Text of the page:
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When Amazon decided it would be opening a second headquarters in a to-be-determined North American city in 2017, over 238 cities submitted themselves to the tech giant, lured by the assurance of tens of thousands of high-paying jobs and billions investment. Amazon’s requirements were not all that complicated: a metro-area population of over one million people, a stable business environment, proximity to major highways and arterial roads, and access to mass transit and an airport. In fact, many cities (St. Louis included) are yearning to meet these demands anyway, and not just to attract the biggest company on the globe, but to better support the workforce that they already have in place, and to enhance their community by drawing in smaller, more diverse companies that could equal Amazon’s impact, despite not being quite as flashy.
As Eillie Anzilotti explains in her fastcompany.com article, “The Modern Workforce is Freelance—Cities Should Get Ready,” the energy that these cities are putting forth to attract Amazon could also be used to support a strong freelance workforce and startup community. In the U.S. right now, there are approximately 53 million freelancers, making up around 36% of the total workforce, and by 2027 that will increase to include the majority of Americans, if the current trends hold steady. And the strong foundation desired by corporations like Amazon would do just as well providing a basis for a freelance/startup community in more mid-sized cities. Cities like St. Louis.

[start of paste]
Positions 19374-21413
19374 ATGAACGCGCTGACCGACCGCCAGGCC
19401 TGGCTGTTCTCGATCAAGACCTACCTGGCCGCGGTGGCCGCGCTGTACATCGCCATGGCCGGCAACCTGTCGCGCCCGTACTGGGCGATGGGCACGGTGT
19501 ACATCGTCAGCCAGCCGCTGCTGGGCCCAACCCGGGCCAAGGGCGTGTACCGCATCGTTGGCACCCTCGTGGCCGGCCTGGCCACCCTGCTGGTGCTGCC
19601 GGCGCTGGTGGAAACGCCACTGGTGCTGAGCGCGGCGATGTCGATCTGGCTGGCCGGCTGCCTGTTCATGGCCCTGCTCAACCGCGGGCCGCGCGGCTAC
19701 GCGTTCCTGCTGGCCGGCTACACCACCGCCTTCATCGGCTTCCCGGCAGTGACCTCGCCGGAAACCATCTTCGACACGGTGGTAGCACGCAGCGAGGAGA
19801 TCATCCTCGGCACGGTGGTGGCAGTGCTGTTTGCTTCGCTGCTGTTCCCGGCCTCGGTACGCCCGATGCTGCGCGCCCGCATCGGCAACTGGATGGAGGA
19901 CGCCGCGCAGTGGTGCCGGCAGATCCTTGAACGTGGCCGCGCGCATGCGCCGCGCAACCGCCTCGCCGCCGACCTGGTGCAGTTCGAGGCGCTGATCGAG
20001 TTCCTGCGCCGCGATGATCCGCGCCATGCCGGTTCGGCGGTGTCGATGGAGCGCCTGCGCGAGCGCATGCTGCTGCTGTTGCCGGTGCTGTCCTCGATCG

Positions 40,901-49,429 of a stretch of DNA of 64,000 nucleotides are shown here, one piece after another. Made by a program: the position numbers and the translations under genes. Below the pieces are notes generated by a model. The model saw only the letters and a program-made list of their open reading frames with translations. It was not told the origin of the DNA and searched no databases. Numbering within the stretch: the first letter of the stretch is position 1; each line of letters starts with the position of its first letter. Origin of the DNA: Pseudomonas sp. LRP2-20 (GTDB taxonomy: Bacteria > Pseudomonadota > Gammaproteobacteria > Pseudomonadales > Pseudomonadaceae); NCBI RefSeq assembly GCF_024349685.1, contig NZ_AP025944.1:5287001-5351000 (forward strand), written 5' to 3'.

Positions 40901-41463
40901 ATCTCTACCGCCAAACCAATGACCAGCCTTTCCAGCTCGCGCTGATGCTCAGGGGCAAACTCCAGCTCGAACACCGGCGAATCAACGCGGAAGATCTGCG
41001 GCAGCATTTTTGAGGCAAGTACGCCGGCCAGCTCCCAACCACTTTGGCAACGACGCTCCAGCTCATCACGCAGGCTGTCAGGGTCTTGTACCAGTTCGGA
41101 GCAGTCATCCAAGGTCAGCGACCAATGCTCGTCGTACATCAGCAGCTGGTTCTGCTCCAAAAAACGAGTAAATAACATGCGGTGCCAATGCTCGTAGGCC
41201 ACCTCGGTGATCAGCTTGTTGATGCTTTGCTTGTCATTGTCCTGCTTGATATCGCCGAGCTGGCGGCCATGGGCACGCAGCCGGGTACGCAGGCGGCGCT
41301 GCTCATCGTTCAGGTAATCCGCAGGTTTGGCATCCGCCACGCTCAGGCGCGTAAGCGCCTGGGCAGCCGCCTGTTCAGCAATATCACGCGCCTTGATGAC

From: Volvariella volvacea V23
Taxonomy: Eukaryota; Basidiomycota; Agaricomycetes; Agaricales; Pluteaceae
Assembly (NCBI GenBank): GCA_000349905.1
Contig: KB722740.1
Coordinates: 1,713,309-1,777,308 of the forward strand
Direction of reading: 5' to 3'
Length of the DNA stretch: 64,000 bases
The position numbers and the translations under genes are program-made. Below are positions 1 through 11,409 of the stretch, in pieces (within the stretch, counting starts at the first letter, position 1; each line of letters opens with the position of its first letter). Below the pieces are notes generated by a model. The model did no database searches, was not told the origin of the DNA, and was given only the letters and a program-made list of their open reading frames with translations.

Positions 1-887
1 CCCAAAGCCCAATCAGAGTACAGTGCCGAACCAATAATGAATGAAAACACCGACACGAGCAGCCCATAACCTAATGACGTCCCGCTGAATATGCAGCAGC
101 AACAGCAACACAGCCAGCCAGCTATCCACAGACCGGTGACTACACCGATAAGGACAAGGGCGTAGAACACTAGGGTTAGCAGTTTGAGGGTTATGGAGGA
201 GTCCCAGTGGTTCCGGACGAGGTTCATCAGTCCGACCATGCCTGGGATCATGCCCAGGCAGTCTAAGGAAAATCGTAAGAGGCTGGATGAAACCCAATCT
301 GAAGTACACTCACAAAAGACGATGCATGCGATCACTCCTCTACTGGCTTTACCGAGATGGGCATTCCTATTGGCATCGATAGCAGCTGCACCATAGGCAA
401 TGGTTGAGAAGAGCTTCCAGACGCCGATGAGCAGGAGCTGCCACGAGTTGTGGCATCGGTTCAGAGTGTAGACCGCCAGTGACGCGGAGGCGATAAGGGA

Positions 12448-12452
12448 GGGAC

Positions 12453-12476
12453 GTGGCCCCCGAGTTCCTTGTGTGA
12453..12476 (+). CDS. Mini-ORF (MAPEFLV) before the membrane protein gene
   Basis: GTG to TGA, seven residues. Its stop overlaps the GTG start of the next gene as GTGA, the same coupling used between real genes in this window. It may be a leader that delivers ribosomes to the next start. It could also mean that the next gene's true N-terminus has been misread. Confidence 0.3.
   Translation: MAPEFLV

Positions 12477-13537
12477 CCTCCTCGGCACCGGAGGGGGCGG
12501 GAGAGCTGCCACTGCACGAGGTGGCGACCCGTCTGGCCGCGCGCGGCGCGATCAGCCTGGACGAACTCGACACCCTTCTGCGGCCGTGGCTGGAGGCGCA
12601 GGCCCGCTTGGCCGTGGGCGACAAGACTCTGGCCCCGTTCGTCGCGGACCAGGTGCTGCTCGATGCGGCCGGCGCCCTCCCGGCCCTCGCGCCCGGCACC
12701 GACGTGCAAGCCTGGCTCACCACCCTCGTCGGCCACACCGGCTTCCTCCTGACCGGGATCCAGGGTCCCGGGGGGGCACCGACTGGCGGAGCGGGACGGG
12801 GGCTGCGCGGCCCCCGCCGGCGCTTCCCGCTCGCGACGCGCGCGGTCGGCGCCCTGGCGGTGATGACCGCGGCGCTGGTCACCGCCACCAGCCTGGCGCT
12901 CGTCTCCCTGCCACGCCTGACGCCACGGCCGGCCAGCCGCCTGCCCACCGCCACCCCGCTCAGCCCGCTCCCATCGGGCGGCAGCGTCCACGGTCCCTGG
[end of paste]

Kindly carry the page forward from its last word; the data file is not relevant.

St. Louis, a predominantly manufacturing town for the majority of the 20th century, is slowly rebuilding its workforce identity, and a major part of its transformation focuses on attracting freelancers and startups. Its approach of luring early-stage startups and independent workers is a strategy that is diversifying St. Louis’ business culture. And the affordability of living there is a huge pro for new entrepreneurs and freelancers looking for a place to settle.
As the American workforce evolves into one that leans heavily on freelance workers, cities will need to start investing more proactively in an infrastructure that supports these types of workers now. The city that eventually wins the bid for Amazon’s new HQ will undoubtedly reap the benefits, but that doesn’t mean that the rest of the cities don’t have the potential and the means to create a new, vital support system for the future. And the future is freelance.